A home with good bones is worth saving. There are dozens of houses in Dilworth, Plaza Midwood, Eastover, Davidson, Myers Park and even in the ’burbs near Davidson and Waxhaw that are gems, if you will. Their skeletons are strong, the property is intact, and they have character—often one of the most appealing aspects to renovating rather than tearing down an older, more weathered dwelling.
In this issue you’ll find two recently renovated homes—one in Plaza Midwood, the other in Weddington—where the homeowners opted to forgo the familiar rebuild and instead decided to maintain the framework of the existing structure. Clay Andrews’s comfortable Tudor-style bungalow in Plaza Midwood, which he worked on with interior designer Aida Saul and landscape architect Bruce Clodfelter, shows you how a tiny, decades-old home can be transformed into a newer, cleaner space full of personality and charm (page 40).
For years potential home buyers passed on the Frank Lloyd Wright-esque home in Weddington—they loved the property, a sprawling six-acre estate within Union County’s exclusive fly-in Aero Plantation community, but couldn’t get past the home’s dated interior and footprint (page 48). The current homeowners, though, had a vision, and that’s all it took. They executed their plan with the help of interior designer Teal Michel and the result is a more practical, updated interior and layout that suits the family of four.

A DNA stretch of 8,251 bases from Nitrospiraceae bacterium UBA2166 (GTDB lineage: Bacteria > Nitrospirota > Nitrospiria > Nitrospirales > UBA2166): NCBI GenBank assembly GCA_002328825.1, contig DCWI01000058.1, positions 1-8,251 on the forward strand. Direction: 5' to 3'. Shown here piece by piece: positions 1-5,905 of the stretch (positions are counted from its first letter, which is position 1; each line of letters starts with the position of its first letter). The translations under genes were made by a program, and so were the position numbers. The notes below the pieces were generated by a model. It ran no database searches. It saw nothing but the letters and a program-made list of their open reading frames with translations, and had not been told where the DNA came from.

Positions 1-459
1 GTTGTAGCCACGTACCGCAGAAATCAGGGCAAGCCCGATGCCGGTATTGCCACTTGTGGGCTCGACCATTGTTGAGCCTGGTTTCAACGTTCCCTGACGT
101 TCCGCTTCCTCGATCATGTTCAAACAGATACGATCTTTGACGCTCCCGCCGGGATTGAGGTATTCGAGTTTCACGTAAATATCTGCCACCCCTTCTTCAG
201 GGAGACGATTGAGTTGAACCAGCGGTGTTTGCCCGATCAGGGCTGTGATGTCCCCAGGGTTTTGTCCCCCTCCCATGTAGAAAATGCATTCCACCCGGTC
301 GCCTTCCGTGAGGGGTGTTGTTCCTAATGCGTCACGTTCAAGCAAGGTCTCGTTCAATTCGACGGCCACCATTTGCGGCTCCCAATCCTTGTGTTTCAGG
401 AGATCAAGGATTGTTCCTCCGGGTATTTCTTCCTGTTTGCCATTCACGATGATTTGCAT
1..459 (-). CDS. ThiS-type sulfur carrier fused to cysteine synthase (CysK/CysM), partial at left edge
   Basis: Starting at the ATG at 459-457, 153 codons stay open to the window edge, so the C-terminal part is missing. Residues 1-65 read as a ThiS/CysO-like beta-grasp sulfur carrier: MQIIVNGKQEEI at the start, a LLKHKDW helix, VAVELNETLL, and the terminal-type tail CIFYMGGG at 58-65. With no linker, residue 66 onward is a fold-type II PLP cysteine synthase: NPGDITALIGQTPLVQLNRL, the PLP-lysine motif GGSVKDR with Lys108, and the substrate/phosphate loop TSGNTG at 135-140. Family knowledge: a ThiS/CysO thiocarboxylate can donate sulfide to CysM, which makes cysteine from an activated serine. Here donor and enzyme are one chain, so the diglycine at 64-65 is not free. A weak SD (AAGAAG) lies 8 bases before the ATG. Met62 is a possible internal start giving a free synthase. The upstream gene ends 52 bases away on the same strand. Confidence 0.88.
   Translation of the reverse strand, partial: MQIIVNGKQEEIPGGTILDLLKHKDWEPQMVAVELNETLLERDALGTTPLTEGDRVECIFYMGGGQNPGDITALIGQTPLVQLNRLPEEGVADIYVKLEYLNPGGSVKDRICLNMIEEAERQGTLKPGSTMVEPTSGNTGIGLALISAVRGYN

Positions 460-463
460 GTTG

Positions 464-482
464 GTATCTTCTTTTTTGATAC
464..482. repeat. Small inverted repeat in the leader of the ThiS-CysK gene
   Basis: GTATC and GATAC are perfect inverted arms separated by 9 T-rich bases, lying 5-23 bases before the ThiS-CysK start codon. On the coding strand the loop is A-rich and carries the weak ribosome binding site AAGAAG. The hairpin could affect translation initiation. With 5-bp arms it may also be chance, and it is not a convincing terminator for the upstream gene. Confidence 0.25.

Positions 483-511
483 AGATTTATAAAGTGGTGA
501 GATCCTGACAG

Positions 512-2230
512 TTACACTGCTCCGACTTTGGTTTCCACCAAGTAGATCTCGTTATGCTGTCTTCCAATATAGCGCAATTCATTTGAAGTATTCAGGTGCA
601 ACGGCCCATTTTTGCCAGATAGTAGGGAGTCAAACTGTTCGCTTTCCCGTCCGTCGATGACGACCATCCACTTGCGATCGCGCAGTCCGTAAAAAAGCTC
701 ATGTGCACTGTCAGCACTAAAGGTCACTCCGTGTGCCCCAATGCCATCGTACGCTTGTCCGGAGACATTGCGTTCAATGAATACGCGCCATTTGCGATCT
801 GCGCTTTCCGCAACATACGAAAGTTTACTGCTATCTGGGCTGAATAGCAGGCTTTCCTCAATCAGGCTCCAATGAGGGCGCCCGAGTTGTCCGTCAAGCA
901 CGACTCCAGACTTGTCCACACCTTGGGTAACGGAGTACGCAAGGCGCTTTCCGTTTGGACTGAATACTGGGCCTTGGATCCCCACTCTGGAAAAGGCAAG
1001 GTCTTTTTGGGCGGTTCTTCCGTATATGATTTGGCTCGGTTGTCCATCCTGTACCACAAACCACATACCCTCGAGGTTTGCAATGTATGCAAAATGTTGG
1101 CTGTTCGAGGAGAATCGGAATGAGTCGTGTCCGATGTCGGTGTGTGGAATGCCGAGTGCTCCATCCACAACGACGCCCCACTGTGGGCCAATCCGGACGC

Elsewhere in this issue is the Sullivan home in Davidson. Beth Knox Sullivan, daughter of the owners of well-known Knox Realty, and her husband Skip designed a home that truly emanates their style. Along with architect Christopher Phelps, the Sullivans were able to incorporate Southwestern flair into their custom house (page 54). Plus, see how Tracy and Teresa Lee, with the help of landscape designer Carole Joyner, turned a stark backyard into the Euro-inspired outdoor living space they’d always dreamed (page 60).
If that’s not enough to whet your design appetite, check out the nearly 100 interior design service listings beginning on page 106, the inside scoop on the $18,000 paint job (page 37), and the lighting NASCAR drivers love (page 9).
Charlotte magazine’s Home & Garden